The Hate U Give and Year End Round Up

So. Where have I been? What have I been doing? Well...not much, admittedly. I totally missed posting for the Cephalopod Coffeehouse on Friday for which I did have a book I was supposed to finish but didn't quite. Being annoyed with myself for not finishing the book I sat down on Friday night and did so.

The title of this book is a reference to Tupac who said that Thug Life stood for 'The Hate U Give Little Infants Fucks Everybody.' According to Khalil, what this means is that "what society gives us as youth, it bites them in the ass when we wild out."

I really liked this book a lot and I recommend it to everyone, but especially to white people. In it you will meet Starr, the unlikely hero of the story, a black girl who lives in two worlds: the poor neighborhood where she lives and the fancy suburban prep school she attends. Then Starr witnesses the fatal shooting of her childhood friend Khalil at the hands of a police officer, and soon after his death is big news. Some call him a thug and a drug dealer. Others protest yet another case of an unarmed black man being gunned down by the police. But everyone wants to know what really happened that night and the only person who knows that is Starr. The problem is that telling the truth could endanger her life and the lives of her family.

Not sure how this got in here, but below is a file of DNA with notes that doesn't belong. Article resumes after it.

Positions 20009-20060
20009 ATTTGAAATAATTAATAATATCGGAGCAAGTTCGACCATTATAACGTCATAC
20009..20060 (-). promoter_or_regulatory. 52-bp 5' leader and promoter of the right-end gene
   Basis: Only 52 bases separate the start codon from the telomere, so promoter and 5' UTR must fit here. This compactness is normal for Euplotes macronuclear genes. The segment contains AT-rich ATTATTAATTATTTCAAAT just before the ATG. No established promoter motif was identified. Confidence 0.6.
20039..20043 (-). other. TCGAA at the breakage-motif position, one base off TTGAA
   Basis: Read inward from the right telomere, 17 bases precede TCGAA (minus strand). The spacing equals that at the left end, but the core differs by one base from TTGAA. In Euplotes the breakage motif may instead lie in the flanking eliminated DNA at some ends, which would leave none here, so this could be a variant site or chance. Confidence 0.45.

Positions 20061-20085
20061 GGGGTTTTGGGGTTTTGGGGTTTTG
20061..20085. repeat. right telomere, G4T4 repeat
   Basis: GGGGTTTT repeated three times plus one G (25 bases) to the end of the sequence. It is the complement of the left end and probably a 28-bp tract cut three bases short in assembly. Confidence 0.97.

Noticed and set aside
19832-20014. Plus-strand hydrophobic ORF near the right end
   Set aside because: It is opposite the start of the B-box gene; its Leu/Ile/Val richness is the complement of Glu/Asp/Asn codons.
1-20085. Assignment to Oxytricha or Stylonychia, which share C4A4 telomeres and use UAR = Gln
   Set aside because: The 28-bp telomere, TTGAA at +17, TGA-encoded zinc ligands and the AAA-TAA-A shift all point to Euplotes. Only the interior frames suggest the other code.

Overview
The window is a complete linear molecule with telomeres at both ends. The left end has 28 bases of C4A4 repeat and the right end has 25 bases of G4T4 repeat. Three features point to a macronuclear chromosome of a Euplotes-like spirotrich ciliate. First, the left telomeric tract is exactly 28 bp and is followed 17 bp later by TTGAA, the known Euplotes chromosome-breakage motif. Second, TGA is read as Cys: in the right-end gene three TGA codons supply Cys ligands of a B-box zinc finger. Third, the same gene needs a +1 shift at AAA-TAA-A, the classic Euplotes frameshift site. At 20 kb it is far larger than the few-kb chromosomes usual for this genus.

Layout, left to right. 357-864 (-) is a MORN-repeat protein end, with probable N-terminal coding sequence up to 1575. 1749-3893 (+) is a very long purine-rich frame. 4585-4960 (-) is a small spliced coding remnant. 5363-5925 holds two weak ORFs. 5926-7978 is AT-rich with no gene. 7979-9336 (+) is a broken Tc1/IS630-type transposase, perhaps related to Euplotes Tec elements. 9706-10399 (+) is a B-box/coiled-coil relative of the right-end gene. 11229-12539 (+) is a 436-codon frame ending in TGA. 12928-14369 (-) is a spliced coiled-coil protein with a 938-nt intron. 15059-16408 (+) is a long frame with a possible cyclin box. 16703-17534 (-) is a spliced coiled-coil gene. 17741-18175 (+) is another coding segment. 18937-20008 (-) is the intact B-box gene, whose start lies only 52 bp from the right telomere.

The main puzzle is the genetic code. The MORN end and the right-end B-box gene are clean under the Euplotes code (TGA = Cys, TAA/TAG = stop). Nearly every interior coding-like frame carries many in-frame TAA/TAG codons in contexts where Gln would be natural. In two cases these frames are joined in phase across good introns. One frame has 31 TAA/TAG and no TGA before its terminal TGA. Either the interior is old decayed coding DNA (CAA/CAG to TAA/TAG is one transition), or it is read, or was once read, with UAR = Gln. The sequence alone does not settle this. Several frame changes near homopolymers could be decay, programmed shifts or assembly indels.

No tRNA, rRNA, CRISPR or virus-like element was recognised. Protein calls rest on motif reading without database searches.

I loved Starr and the way she tries to balance her two worlds. I adored her family, her two brothers Sekani and Seven, her most awesome parents, and Black Jesus. At the beginning of the book Starr's daddy, an ex-con gone good, says a morning prayer to Black Jesus, asking him to "watch over my babies today. Keep them safe, steer them from wrong, and help them recognize snakes from friends...Thank you for Sekani's miraculous, sudden healing that just so happened to come after he found out they're having pizza at school today..." Afterward, Sekani says, "Daddy, why you put me on the spot like that with Black Jesus?"